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Using Criminal Records For Family History Research

By: Chris Nickson - Updated: 22 Aug 2023 | comments*Discuss
Genealogy Criminal Records Family

Let's face it, as much as we dread the idea of finding a criminal in our family history, there's also a thrill to it, too. It adds a bit of colour to what might otherwise be a very sober family tree. A lot, of course, depends on the crime; we might not want up to being descended from a cold-blooded murderer, for example. Yet for a long time so many things were treated as crimes that you might well have had a relative who ended up in court.

Genealogy And Accused Persons Records

One thing about the penal system, it generated a lot of paperwork. They had to keep tracks of criminals in jail or awaiting trial. For anyone involved in genealogy, the beauty of criminal records is that many of them, certainly from the 19th century, still survive. What's more, they can reveal a lot about the accused.

The calendars of people accused of crimes but awaiting trial would generally have a name index, along with the given name (not always the same thing), crime, age, trade and whether literate. Depositions for the Quarter Sessions (which was for the lesser crimes that didn't warrant an assize court), would have name, address, occupation and signature. If your ancestor was a criminal, you'll certainly find him in those.

Records of Convicted Criminals And Family History

If a person was found guilty, the sentence could be many things, ranging from prison to transportation or execution by hanging (a popular public spectacle for many hundreds of years). But whatever happened, they'd initially have to be transferred from court to jail, and the papers for that give the next of kin, age and marital status. In genealogy, that information is worth its weight in gold, because you establish not only a home address, but also a relationship to help you along with your family tree.

Prison registers, too, can be a motherlode for family history. They're available for most of the country from 1805-1892 (London from 1791). Those criminal records give you the criminal's given name, place of birth, and the date of death (if they died in prison), any evidence of their identity and their residence. Some even add residence, place of birth, marital status, number of children and religion – a genealogy treasure trove. For juveniles (and there were many) you can find the name and address of their parents. Repeat offenders and escapees had their descriptions listed, a little item that can fill out a family history nicely.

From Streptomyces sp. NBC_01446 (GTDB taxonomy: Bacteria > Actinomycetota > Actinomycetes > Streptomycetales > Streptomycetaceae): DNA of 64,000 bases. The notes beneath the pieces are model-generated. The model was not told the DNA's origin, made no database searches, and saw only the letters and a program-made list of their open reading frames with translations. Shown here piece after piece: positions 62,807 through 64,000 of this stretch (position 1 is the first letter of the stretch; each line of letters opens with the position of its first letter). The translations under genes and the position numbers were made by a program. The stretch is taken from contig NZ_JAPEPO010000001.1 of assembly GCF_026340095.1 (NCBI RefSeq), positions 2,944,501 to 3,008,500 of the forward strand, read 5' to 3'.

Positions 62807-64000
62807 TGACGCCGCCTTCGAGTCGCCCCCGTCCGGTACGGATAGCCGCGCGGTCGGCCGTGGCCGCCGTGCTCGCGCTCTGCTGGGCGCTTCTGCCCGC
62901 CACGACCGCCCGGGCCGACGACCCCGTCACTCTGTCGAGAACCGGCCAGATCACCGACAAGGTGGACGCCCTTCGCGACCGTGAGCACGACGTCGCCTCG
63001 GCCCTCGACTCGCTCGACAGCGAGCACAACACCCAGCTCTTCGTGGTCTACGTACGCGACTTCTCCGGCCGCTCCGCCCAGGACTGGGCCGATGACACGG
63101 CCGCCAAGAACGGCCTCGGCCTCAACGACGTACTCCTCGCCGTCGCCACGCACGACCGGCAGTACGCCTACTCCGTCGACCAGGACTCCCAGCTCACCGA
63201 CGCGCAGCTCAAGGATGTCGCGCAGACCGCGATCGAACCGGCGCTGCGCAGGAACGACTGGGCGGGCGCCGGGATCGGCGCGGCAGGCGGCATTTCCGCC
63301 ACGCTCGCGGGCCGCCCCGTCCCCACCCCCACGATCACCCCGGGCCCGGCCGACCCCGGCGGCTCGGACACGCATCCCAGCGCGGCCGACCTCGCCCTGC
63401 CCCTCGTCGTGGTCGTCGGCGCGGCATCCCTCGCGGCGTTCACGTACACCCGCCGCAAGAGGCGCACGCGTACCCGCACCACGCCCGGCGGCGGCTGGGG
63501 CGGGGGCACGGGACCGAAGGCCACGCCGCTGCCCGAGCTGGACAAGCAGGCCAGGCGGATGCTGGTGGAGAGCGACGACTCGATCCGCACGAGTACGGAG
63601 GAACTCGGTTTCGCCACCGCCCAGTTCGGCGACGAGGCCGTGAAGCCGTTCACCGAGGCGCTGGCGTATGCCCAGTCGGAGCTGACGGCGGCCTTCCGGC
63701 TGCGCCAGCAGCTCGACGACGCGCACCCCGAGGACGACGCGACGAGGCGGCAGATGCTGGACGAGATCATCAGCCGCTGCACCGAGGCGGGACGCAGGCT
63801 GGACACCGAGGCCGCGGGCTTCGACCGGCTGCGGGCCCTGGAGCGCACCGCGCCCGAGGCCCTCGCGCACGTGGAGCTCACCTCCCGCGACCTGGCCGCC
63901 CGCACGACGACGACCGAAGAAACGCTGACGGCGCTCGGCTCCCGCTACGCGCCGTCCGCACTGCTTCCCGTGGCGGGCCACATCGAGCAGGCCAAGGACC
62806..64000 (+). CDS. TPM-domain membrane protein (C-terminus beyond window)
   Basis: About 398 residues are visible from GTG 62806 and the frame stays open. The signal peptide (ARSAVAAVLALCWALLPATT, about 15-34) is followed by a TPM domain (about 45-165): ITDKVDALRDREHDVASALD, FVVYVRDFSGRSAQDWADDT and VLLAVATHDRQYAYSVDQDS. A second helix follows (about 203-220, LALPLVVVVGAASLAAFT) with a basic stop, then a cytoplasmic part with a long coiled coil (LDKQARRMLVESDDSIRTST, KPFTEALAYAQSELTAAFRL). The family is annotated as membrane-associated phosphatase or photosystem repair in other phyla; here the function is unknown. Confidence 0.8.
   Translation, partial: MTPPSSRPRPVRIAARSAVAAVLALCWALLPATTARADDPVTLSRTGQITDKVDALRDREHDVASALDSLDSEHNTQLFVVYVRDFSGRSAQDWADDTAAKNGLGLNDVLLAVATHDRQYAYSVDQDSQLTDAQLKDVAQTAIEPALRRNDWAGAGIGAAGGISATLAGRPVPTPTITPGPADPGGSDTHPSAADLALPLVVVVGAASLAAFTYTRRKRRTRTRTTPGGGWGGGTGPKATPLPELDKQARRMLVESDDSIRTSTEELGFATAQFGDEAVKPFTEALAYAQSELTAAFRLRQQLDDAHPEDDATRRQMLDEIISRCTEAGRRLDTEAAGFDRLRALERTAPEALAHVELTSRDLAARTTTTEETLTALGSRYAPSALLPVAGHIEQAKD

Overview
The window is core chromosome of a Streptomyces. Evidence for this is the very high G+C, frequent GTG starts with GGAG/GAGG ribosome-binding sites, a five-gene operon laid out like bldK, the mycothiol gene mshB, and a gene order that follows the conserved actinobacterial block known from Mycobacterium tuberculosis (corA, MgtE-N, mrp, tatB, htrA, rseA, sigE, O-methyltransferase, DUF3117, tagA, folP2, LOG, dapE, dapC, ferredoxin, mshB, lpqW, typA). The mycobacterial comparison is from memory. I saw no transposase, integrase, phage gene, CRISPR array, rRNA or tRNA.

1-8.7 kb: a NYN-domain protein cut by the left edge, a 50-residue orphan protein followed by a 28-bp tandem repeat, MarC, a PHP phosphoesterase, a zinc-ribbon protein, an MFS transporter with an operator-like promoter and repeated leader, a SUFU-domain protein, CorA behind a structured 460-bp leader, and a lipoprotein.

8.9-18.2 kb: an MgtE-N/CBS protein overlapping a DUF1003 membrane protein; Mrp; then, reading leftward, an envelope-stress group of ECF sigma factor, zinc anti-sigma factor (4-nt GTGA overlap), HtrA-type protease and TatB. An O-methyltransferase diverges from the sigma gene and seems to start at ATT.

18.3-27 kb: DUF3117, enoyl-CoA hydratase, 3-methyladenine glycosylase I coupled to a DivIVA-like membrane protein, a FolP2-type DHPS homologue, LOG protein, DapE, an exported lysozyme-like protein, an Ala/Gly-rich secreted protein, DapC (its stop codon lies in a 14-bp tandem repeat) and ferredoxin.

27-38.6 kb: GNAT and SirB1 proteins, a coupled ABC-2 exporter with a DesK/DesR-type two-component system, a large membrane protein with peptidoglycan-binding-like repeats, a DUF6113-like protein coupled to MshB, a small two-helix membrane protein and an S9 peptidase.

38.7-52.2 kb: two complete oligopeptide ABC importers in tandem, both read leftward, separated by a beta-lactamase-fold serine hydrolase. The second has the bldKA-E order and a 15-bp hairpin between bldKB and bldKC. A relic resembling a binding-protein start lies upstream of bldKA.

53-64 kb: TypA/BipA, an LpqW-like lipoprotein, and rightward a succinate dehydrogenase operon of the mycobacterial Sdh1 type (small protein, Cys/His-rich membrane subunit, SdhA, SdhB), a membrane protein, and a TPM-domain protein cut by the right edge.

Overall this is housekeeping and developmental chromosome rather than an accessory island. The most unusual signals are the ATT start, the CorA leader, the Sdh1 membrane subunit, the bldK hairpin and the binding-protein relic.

Those in jail were termed prisoners. If they were transported, they became convicts, and a further wealth of paperwork was generated about them. Hanging was the end of the line for many, and often for crimes that wouldn't even get them in jail today. Again, there are exhaustive records.

Where to Find Old Court Records

The National Archives is the main source for criminal records and genealogy. They certainly have all those from the Old Bailey and the assize courts. Magistrates' court and Quarter sessions records will be held locally, and were concerned with commonplace crimes like fornication. They were also charged with everyday tasks like discovering the fathers of illegitimate children, and the granting of licences to sell alcohol, but again, small things like that can reveal a lot about your ancestors.

Police Records and Tracing Family History

If your ancestor was on the right side of the law, you can find his records with the local police force. Or, if he served in the Metropolitan Police between 1829 and1933, those records (which aren't complete) are at the National Archives – another genealogy avenue.

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I am trying to find my biological father's police criminal record as I was abused as a child but have not yet found how long he was in prison for. If any one can help this will be mostly appreciated.his name is ROBERT HARPER DATE OF BIRTH 17/08/1957 Manchester UNITED KINGDOM But was arrested in 1988 in Dewsbury please help
TAZZIEBEAR20 - 22-Aug-23 @ 7:06 PM